This week, more than 150 students shared their work at the Whitman Undergraduate Conference, a yearly event dedicated to showcasing interdisciplinary research and creativity across campus.
Classes are cancelled as students, faculty and staff members swap their regular schedules for a full day of lectures, musical performances, special exhibitions and a poster session, most of which are grouped by theme and moderated by student presenters.
"The undergraduate conference reminds me of the old grad school jest about being a professional student," said Director of Fellowships and Grants Keith Raether, who heads the conference organizing committee. "Student learning is a lifelong exhilaration; the only prerequisite is curiosity. Today, faculty and staff get to be the students."
With subcategories like "Composer's Studio," "Environmental Impacts," "Women's Voices" and "Secrets of the Deep," the original research featured in the conference stems from students' coursework, theses, off-campus studies, internships and independent projects.
"The whole experience highlights the diverse interests, creativity and intellect on campus, and I always find it to be both humbling and stimulating," said Jeremy Nolan '16.
A biology and Spanish major, he was among the select few students who presented twice, with a talk on aesthetic representations of autism in Miguel Gallardo's graphic novels as well as a poster illustrating the physiological response of plant life to elevated levels of carbon dioxide in the atmosphere.
Suzy Xu '16 also participated in the early afternoon poster session, outlining some of the research she conducted for her environmental chemistry thesis.
"I wanted to take advantage of the undergraduate conference to equip myself with skills in communicating my research to a broader audience," Xu said. "I love to share my ideas and passion with other people and receive challenging questions. These questions help me rethink my arguments, and give me a deeper understanding of my subject." Biochemistry, biophysics and molecular biology major Cat Mulanax '16 said she likewise benefited from audience feedback during her talk, "Effects of Healthcare Service Gap on Residents (Age 65 and Older) of Marin County, California."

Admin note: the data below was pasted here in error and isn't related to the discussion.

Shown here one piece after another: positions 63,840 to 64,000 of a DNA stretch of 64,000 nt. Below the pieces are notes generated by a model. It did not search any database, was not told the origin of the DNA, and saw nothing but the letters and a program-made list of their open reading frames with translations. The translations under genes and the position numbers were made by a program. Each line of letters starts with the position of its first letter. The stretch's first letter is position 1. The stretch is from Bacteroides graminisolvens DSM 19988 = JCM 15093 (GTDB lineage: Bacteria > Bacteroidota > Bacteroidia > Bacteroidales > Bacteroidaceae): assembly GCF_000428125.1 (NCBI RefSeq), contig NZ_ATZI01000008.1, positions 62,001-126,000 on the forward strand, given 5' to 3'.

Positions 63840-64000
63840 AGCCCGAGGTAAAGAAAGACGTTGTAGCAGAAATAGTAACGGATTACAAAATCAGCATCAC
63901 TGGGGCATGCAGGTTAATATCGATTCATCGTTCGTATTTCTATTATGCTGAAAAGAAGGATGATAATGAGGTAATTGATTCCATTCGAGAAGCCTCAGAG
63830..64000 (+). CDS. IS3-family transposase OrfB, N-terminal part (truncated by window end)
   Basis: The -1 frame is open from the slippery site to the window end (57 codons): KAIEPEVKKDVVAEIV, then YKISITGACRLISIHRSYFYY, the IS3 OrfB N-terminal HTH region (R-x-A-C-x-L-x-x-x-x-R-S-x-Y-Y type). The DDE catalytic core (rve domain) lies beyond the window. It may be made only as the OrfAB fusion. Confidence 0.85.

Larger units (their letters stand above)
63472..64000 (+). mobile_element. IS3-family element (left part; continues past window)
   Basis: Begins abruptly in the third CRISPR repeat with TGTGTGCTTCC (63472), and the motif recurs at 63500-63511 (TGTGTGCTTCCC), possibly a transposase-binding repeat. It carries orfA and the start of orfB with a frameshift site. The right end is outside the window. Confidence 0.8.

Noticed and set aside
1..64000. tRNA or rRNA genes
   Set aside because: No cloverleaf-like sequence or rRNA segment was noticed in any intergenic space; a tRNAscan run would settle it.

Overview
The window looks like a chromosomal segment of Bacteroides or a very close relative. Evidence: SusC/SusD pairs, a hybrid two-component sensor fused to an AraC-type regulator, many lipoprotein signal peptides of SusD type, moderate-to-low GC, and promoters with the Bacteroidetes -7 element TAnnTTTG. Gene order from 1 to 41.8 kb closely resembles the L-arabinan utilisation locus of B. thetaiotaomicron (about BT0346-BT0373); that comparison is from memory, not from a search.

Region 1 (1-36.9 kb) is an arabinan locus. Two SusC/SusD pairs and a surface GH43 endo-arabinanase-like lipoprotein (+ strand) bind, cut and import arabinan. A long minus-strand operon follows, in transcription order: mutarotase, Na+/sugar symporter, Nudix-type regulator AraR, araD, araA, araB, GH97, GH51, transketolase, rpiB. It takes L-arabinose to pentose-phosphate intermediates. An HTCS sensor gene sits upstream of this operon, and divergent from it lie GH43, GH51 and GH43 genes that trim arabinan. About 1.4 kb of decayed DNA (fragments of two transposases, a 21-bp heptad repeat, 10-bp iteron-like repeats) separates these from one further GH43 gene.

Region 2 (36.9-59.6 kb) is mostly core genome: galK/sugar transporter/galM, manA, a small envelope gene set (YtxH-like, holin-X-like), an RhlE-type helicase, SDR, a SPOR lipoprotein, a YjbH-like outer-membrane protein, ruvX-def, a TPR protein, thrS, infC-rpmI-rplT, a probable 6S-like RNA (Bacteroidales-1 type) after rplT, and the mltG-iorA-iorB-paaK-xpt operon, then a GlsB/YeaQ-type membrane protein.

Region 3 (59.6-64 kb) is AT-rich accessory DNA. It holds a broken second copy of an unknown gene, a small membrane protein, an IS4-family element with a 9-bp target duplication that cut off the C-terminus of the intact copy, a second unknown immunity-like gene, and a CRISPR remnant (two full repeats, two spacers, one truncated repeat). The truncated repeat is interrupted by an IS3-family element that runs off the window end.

"I was able to share my research with so many members of the Whitman community about a less commonly-known but rampant issue that affects all of us today: unequal access to quality health care," she said.
Raether, who attends the conference every year, said there is no limit to what student scholarship and creativity can accomplish in almost any subject imaginable.
"What did I learn today? That mobile phones are a private room for students in Japan. That more than 90 percent of Yemeni women report sexual harassment. That some bumblebees are like new-wave safecrackers when they're drilling for nectar. And that we should be skeptical of syllogisms about Donald Trump and hair."
Recent Goldwater Scholarship recipient Nina Finley '17, a biology and environmental studies major, spoke about sea star wasting disease and the effects of ocean acidification on native Puget Sound species. Last year, she completed a poster on sculpin jaw functional morphology—or the evolutionary relationship of anatomical form to behavior among a certain flat-headed fish, in layman's terms.
"I'd previously presented both of those topics at professional scientific meetings, so it was fun to tweak my focus to be accessible and engaging to a broad audience of peers," Finley said.
She added, "My favorite part of this year's conference was watching a first-year student's three-part musical composition based on bird species... I am blown away by what people can do."